WHILE remittances from the Bangladeshi workers abroad, which reached Tk 1,20,000 crore in the past year, form a strong wheel of the Bangladesh economy, the outbound migrant workers continue to face various hurdles in the homeland to reach the countries of destination, the latest of the kind is to get their finger prints registered with the government authorities in the capital Dhaka. The registration of finger prints with the government’s authorities concerned is mandatory these days to get immigration clearance before their departure. But there is only one place, that too in the capital city, for millions of outbound workers to get the job done. The workers, after their visas attested with passports, require to give their finger prints following payment of Tk 200 each to the Expatriate Welfare Bank on the Eskaton Road in the Dhaka city. The result is obvious: several thousand workers from different regions of the country assemble, as New Age reports on Tuesday, in front of the Expatriate Welfare Bank every single working day for getting the finger prints registered. Given an unlimited number of workers assembled and a limited number of employees working with the bank, many workers having no relatives in the city to stay for a night or two face extraordinary sufferings everyday.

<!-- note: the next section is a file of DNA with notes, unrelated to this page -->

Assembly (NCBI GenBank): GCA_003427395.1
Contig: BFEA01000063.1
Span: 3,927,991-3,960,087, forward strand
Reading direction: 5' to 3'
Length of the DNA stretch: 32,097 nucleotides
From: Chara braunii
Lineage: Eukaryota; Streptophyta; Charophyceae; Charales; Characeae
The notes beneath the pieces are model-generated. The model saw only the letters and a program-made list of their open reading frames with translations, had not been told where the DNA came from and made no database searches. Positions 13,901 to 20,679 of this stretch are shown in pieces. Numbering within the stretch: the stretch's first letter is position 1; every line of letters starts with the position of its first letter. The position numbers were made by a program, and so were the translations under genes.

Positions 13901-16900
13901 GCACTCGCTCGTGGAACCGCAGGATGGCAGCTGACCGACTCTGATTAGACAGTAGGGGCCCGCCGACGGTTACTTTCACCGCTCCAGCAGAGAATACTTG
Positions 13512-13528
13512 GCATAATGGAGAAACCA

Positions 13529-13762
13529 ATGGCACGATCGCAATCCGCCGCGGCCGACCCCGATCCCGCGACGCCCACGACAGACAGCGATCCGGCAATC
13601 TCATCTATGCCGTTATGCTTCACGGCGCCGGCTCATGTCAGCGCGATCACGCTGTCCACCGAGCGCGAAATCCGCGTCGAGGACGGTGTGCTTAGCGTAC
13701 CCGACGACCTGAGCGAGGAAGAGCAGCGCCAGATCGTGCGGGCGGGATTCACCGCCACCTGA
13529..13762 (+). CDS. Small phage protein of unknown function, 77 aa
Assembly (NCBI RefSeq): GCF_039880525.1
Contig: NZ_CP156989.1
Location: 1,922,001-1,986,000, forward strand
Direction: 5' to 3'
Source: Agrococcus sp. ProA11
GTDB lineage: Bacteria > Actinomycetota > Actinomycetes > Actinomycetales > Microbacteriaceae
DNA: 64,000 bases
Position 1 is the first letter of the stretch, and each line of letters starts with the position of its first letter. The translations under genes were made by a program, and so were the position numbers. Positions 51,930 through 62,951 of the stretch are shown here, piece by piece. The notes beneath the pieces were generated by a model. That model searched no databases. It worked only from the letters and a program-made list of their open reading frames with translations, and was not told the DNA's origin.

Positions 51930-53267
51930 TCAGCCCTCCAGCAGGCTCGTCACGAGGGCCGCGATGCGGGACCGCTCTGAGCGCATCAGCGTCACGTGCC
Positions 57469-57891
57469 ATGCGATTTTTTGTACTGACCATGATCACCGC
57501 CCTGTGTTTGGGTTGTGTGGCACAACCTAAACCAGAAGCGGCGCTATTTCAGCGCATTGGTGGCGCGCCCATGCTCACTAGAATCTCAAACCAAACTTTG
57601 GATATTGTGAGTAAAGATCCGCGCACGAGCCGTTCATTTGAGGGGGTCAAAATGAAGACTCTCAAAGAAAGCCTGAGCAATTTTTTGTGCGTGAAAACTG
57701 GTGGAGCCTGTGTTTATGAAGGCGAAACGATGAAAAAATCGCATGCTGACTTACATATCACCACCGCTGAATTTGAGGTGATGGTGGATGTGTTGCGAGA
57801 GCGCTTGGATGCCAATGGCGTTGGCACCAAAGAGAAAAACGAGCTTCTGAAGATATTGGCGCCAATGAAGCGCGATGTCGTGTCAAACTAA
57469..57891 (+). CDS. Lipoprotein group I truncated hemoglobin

The solution to the problem lies in opening the offices for registering finger prints of the outbound workers at least at every upajila complex. The New Age report says that the government has decided to decentralise the service, but its immediate programme aims at opening the facility in the Chittagong town only. This is, in our view, is too inadequate. The most of the workers going overseas, mostly poor, after all, come from the rural areas of the country.
This is really unfortunate that the successive governments of Bangladesh continues to ignore the interests of the poor despite the fact that it is primarily the poor, such as migrant workers, apparel sectors workers and the farmers who provide, directly and indirectly, the maximum amount of money to keep the national economy moving. While a sense of gratitude to these highest contributors to the national economy should dictate the rulers to make all possible efforts to make their lives easier, the ruling classes of the country continues to ignore the interest of these workers without any hesitation. This must change, and to effect the changes, the conscientious sections of the people must raise their voice, in a sustained manner, against the criminal indifference of the powerful to the powerless poor in question.
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